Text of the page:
When I was young, I was fascinated by the fantastical stories of Greek and Roman mythology. Many of you may relate. I would read books and examine scenes of captivating monsters. I would anxiously read on to discover how the heroes were able to strategically destroy the hazardous creatures: How Odysseus managed to outwit Polythemus, the giant, man-eating Cyclops, or how Bellerophon slew the three-headed, fire breathing creature known as the Chimera.
Yes, the colorful, imaginative tales interested me, and in turn, got me to use my own imagination. I spent many hours outside, jumping around the hillside and running through the woods, pretending I was Jason having to hack my way through an army of sword-wielding skeletons. It just proves that some things can resonate and produce inspiration, causing others (like me) to want to create as well.
Several weeks back, I suggested the movie Clash of the Titans, which is the adaptation of the Greek myth of Perseus and his quest to destroy a giant sea monster. The magic of the myth was brought to life by special effects master, Ray Harryhausen, who made a career of recreating such tales of make-believe.
The two movies available this week - tonight as a matter of fact - are two of Harryhausen's greatest achievements. After years of creating stories about giant oddities, wreaking havoc on civilization, Harryhausen decided to change up the game and bring life to some of the mythology that interested him as a boy. The fruits of his imagination are our pleasure to watch tonight.
(Reece Kelly, a native of East Liverpool, studied film at Regent University. Let him know what you thought of this week's featured films by sending an email to ReecesReviews@gmail.com)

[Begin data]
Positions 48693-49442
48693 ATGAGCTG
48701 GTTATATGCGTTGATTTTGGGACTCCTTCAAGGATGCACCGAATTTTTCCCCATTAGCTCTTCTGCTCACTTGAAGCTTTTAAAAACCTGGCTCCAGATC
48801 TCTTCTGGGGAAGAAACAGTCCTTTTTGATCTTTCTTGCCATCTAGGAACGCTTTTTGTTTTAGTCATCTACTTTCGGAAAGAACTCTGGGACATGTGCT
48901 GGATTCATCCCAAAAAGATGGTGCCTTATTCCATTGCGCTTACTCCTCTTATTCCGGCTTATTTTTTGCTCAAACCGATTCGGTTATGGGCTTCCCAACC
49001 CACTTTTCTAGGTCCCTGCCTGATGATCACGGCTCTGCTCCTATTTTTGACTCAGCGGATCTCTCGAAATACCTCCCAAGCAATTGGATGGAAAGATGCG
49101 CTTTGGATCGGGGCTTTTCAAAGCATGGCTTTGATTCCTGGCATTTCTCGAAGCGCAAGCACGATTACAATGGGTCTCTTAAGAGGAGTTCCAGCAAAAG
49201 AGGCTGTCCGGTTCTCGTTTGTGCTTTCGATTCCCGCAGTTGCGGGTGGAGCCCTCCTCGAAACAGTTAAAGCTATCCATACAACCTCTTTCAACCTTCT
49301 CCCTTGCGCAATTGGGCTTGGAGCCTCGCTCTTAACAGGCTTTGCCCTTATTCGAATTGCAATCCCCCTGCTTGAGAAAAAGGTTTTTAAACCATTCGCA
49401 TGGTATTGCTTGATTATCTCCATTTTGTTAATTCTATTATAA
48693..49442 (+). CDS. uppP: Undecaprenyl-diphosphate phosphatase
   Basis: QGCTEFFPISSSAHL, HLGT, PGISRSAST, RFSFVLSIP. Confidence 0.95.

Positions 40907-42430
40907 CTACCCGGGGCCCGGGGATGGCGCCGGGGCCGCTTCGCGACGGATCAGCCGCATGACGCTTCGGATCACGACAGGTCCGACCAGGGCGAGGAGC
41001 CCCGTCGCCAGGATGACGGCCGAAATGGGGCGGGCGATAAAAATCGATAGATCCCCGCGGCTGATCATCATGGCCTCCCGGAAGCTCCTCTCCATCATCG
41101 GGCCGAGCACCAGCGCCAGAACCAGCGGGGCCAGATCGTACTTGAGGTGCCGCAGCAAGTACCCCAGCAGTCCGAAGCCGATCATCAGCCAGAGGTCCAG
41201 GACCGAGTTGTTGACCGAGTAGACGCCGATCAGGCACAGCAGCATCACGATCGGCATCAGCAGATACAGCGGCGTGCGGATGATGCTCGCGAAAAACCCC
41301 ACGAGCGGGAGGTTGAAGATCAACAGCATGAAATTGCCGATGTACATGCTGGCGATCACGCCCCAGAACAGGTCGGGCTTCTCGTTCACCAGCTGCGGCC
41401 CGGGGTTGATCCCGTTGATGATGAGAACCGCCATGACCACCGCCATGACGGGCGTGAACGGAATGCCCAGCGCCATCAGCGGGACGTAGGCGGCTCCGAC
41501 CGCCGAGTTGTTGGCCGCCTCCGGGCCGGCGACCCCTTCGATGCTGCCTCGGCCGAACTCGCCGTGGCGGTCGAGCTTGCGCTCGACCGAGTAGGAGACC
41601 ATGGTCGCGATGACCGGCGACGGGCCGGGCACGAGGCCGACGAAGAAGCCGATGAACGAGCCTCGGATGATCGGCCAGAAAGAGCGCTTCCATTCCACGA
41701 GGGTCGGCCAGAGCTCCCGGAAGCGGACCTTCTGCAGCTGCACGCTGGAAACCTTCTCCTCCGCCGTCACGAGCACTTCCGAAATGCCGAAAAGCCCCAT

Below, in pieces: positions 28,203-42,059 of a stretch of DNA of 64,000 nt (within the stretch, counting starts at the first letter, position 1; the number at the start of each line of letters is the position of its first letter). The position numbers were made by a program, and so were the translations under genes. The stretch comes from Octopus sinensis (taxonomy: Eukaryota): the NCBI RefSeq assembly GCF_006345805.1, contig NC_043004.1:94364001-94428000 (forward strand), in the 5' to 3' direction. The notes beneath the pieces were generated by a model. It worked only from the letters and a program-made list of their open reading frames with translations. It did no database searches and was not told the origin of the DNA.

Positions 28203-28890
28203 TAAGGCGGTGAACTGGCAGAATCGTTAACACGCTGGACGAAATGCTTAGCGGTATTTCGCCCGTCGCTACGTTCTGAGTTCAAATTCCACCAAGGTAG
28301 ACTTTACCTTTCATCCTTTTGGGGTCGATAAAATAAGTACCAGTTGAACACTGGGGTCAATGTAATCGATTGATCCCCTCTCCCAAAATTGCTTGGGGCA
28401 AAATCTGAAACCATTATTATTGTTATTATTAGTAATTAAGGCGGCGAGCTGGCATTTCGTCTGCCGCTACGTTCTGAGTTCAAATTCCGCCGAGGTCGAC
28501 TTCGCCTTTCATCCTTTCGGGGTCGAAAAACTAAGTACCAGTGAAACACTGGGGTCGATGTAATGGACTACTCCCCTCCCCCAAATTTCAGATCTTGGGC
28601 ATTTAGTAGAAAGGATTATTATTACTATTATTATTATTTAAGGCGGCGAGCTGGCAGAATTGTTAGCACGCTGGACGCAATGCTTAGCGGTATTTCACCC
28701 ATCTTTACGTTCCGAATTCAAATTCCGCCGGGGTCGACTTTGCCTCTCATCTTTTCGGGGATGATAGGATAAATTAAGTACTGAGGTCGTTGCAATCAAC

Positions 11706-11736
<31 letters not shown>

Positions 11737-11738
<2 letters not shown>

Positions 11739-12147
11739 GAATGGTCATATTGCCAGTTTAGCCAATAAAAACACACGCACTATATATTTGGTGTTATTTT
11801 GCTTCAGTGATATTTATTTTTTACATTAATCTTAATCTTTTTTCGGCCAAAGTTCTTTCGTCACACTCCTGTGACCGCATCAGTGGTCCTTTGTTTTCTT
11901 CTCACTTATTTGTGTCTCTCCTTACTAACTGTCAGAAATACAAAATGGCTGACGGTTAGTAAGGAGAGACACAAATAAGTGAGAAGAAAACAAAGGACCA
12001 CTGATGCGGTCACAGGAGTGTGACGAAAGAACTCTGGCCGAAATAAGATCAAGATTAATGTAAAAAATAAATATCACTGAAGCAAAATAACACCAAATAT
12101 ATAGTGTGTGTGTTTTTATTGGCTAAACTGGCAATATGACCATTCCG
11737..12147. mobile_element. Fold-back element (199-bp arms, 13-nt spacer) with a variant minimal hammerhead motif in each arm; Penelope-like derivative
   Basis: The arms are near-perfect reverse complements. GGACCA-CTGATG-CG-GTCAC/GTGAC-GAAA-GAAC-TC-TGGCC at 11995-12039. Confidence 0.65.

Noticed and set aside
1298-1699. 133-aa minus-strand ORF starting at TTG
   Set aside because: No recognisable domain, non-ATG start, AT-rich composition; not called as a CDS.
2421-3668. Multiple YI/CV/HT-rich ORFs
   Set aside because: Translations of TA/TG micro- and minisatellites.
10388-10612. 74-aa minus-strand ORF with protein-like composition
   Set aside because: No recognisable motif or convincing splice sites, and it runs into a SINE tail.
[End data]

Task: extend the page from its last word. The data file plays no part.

The movie retells the Greek myth of Jason, a potential prince, who gathers a crew of the finest soldiers and sailors to man his ship, the Argo (hence Argonauts). Jason's mission is to sail to the ends of the earth and claim the Golden Fleece. It's an object of unimaginable power and it hangs on a tree in the den of the menacing Hydra. Along the course, Jason and his men must battle their way through obstacles of mythical proportions. They encounter a colossal bronze statue that comes to life with a hot temper, winged devils called harpies, and the sinister seven-headed dragon, the Hydra.
This is as fun and exciting as movies get (especially to an eight-year-old boy).
Unlike the majority of movies from this era that used special effects as a crutch, Jason and the Argonauts was already a quality movie before Harryhausen's touch added to the storytelling.
Never one to shy away from a challenge, creatures are shown from many different angles and often interact with live characters. Harryhausen went the extra mile and his artful efforts show in this masterpiece.
Set sail with Jason tonight at 6 p.m. on TCM.
The 7th Voyage
Continuing the stop-motion feast, this visionary tale also serves up high adventure and fantastic creatures. The story is borrowed from Middle Eastern folklore, pieced together from the numerous escapades of Sinbad the Sailor. In this movie, in order to rescue his soon-to-be bride and prevent war, Sinbad must reclaim a magic lamp from a giant Cyclops's treasure trove, fetch a piece of shell from a Roc's egg, and ward off a fire-breathing dragon.
The detail and design of the creatures are what makes this movie so captivating. The Cyclops that Harryhausen brought to life here is iconic (eye-conic) and perhaps the most popular creature of his career. Notice that toward the end of the film, Sinbad duels with a single skeleton. While in Jason, the characters are outnumbered by an entire army of bones. This is a testament to Harryhausen's efforts to raise his challenge with each project.
After you journey with the Argonauts, voyage alongside Sinbad, tonight at 10 p.m. on TCM.
Though he never directed a feature film, Harryhausen had a huge amount of developmental input. Upon establishing himself as a master craftsman, stories were constructed around Harryhausen's ideas, abilities, and creations.
Harryhausen passed away last year, and although he stopped contributing to movies in the early 1980s, his impressive body of work has inspired countless people and filmmakers. Tim Burton (Beetlejuice), John Landis (An American Werewolf in London) and John Lasseter (Toy Story) have all been inspired and prompted to create by Harryhausen.